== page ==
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Seats Safe Despite Ethics Issues

GOP congressmen in three Southland districts are expected to win despite questions.

October 14, 2006|Christian Berthelsen | Times Staff Writer

Ethics scandals around the nation have rendered Republican members of Congress vulnerable and buoyed Democrats hoping to unseat them.

Except in Southern California.

Democrats need to pick up 15 seats to regain control of Congress, a prospect that political watchers say is realistic for the first time this decade.

But three Southern California Republicans with legal and ethical troubles of their own -- including being named among the "most corrupt members of Congress" by the public interest group Citizens for Responsibility and Ethics in Washington -- are expected to coast to reelection in November.

The public-interest group is the same one that provided the FBI with e-mails it obtained of Rep. Mark Foley's correspondence with congressional pages.

Rep. Jerry Lewis (R-Redlands) is accused of earmarking hundreds of millions of taxpayer dollars for the clients of a lobbyist and close friend.

Rep. Gary Miller (R-Diamond Bar) is accused of using his position in Congress to help a business partner and campaign contributor gain access to a prime piece of public land and of sheltering millions of dollars in real estate investment gains from taxes.

Rep. Ken Calvert (R-Corona) is accused of earmarking millions of taxpayer dollars for transportation improvements near real estate developments in which he has a financial interest.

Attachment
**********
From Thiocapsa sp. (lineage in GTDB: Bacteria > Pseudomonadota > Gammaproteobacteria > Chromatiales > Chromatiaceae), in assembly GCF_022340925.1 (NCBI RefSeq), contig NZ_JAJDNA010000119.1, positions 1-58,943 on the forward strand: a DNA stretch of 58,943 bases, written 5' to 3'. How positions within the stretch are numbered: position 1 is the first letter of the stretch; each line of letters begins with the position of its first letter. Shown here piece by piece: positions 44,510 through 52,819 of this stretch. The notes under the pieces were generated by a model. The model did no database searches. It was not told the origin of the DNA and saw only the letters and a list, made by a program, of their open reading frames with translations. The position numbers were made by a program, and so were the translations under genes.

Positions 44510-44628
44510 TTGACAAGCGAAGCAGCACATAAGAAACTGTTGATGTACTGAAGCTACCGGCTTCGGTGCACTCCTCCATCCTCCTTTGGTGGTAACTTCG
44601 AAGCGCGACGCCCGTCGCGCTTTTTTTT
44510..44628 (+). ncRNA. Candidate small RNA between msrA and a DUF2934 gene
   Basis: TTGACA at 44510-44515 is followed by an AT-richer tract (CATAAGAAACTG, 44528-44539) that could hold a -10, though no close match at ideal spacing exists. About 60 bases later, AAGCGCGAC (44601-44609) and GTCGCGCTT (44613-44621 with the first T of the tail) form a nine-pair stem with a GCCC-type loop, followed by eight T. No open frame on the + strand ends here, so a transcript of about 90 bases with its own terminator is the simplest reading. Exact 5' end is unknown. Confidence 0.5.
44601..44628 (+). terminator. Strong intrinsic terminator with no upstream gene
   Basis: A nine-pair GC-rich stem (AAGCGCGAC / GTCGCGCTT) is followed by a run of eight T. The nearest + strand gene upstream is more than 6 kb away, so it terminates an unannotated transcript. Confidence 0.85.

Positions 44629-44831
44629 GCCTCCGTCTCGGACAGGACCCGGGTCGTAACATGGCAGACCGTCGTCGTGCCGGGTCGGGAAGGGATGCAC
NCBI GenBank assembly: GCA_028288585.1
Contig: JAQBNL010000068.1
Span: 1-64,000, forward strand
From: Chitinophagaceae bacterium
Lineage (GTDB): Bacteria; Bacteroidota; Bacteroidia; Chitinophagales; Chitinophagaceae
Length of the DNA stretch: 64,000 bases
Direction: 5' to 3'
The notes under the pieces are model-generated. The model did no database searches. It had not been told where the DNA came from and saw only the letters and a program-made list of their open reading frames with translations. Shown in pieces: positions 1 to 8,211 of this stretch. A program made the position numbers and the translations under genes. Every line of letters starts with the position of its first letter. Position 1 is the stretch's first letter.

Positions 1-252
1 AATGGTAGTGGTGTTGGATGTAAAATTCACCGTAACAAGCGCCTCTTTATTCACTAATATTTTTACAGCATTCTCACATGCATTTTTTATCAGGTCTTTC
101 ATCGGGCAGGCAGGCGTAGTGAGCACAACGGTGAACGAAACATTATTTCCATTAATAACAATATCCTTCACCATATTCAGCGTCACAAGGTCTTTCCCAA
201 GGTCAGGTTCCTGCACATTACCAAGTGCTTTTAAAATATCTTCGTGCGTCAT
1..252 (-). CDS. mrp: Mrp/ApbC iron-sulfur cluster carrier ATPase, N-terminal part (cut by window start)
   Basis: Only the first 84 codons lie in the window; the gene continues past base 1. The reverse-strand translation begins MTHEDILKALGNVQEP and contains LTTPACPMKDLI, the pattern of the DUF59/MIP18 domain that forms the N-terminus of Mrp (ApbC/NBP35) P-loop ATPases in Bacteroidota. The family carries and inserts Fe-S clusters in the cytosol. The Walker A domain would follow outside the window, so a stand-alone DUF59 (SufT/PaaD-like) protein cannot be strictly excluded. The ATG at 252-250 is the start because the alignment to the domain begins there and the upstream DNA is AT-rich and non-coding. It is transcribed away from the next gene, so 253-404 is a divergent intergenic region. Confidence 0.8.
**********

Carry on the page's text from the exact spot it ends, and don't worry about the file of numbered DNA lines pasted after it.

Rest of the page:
"They're not in competitive races; it's as simple as that," said Stuart Rothenberg, editor of the nonpartisan Rothenberg Political Report. "There's no buzz around town about any of them."

Though Northern California has a pair of competitive races, most of the action will again be far from the nation's most populous state -- Ohio, Pennsylvania and the northeast, most notably. Because California has some of the most heavily gerrymandered electoral districts in the country, members hold almost insurmountable voter registration advantages of 15 to 20 percentage points.

"That these congressmen face no serious challenge despite the questions about their ethics highlights the problems with gerrymandered districts," said Ned Wigglesworth, a policy advocate for California Common Cause, which has unsuccessfully pushed to reform how districts are drawn in California. "Gerrymandered districts drain competition out of the electoral system and undermine the accountability which is necessary for a functioning, healthy democracy."

Even Lewis, who faces the most potential legal trouble as the target of an investigation by federal prosecutors, is on safe ground.

He is facing off against Louie Contreras, a candidate with no previous political experience who has raised less than $5,000. By contrast, Lewis, a 28-year House veteran who holds one of the most powerful positions in government as chairman of the Appropriations Committee, had $1.4 million in the bank as of June. Not that he is using it to run much of a race. Lewis has not opened a campaign office or even hired a campaign manager.

Calvert is being challenged by Louis Vandenberg, a University of California administrator and Iraq war opponent who has run against him twice before. Campaign finance reports as of June showed his campaign had a little more than $2,500 in cash, compared with more than $260,000 for Calvert.

Miller isn't even facing a challenger.

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